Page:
Collaboration in the Hallway

One of the great pleasures of my job is when the students do something entirely on their own that makes me stop and feel proud. One of those moments happened in the hall one Thursday between lunch and recess. Four students, representing two different classrooms, finished eating early. Unbidden, they clustered around a book in the hallway between their classrooms and shared it together. The oldest child, a second-grader, was reading aloud, and the others, two kindergarteners and a first-grader, were following along, one mouthing the words along with him, the other two listening silently.

It seems like a simple moment, but many things went into it. First, this gathering happened spontaneously in the hallway during a few minutes of free time. In a school where students are trusted to move around their space, they can find each other and interact without fear of sanction. Second, there was no sense of competition or hierarchy among them. Each was experiencing the book at their level. Our mixed age/mixed ability environments make this more natural. Research shows that in a mixed grade environment, students collaborate more, compete less, and are less interested in comparing ability level. Finally, their choice of reading as a pleasurable, shared activity is a testament to how enjoyable their teachers have made reading and learning for them.

In our small school, I get to observe these moments frequently. Equality and community are woven into their experiences every day, and I was pleased to be able to see this first hand.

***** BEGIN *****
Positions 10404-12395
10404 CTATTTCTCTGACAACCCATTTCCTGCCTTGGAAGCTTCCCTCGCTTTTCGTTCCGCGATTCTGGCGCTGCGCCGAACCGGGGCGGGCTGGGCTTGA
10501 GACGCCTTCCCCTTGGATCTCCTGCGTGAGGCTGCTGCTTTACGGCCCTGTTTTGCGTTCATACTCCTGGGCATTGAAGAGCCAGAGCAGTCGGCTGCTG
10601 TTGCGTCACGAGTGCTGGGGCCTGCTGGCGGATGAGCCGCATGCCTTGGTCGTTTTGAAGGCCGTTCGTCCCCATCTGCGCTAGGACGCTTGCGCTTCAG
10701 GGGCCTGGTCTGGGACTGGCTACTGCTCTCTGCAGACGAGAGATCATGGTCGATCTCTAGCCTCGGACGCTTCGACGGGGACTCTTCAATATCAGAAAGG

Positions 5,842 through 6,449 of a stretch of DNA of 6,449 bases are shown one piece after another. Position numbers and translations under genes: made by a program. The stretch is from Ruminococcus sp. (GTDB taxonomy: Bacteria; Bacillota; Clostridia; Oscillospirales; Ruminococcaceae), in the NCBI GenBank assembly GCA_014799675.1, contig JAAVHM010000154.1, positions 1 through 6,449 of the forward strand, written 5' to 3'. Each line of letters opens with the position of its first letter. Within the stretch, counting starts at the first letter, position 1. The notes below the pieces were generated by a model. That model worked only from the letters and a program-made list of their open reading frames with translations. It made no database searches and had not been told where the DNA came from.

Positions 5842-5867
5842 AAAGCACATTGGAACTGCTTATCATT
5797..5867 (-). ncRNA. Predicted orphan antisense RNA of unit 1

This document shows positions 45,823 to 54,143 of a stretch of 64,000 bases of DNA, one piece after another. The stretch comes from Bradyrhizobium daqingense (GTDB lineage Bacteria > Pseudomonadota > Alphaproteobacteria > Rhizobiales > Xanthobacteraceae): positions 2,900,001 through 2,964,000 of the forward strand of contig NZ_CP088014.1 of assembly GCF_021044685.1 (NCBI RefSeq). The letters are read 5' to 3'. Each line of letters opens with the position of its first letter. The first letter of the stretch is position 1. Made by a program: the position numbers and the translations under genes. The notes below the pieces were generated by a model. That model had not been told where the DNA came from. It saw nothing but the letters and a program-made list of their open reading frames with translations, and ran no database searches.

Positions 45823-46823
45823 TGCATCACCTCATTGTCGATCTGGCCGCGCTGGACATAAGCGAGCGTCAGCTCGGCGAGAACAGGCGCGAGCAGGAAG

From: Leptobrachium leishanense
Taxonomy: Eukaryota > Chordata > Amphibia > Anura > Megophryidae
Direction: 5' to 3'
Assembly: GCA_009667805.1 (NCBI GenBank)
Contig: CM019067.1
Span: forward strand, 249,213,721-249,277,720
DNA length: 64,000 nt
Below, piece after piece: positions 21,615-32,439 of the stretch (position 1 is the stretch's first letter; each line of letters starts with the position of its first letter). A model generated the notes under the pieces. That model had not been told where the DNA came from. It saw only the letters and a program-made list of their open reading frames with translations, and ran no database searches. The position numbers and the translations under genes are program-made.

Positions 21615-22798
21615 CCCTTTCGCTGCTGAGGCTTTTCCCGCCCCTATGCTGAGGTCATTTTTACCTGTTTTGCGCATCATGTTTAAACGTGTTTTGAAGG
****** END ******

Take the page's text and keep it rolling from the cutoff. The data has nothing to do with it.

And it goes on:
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Karen Carney

is the head of school. Karen’s career demonstrates a rich and diverse set of skills: project oversight, curriculum development, educator training and mentoring, and classroom instruction. Prior to coming to Chicago Friends School, she worked as a senior specialist in science curriculum for American Institutes for Research. Before this, she oversaw educational programming at the Adler Planetarium, first as its director of education and then as associate vice president for visitor experience and learning. She has also worked in instruction and teacher development at the University of Illinois at Chicago’s Learning Sciences Research Institute and has authored more than 20 scholarly papers, book chapters, and conference presentations.

Karen is an active, dedicated Friend (Quaker) and has held various leadership positions at the Evanston Friends Meeting. She enjoys baking, cooking, and painting and is a member of the Playmation improv comedy team.

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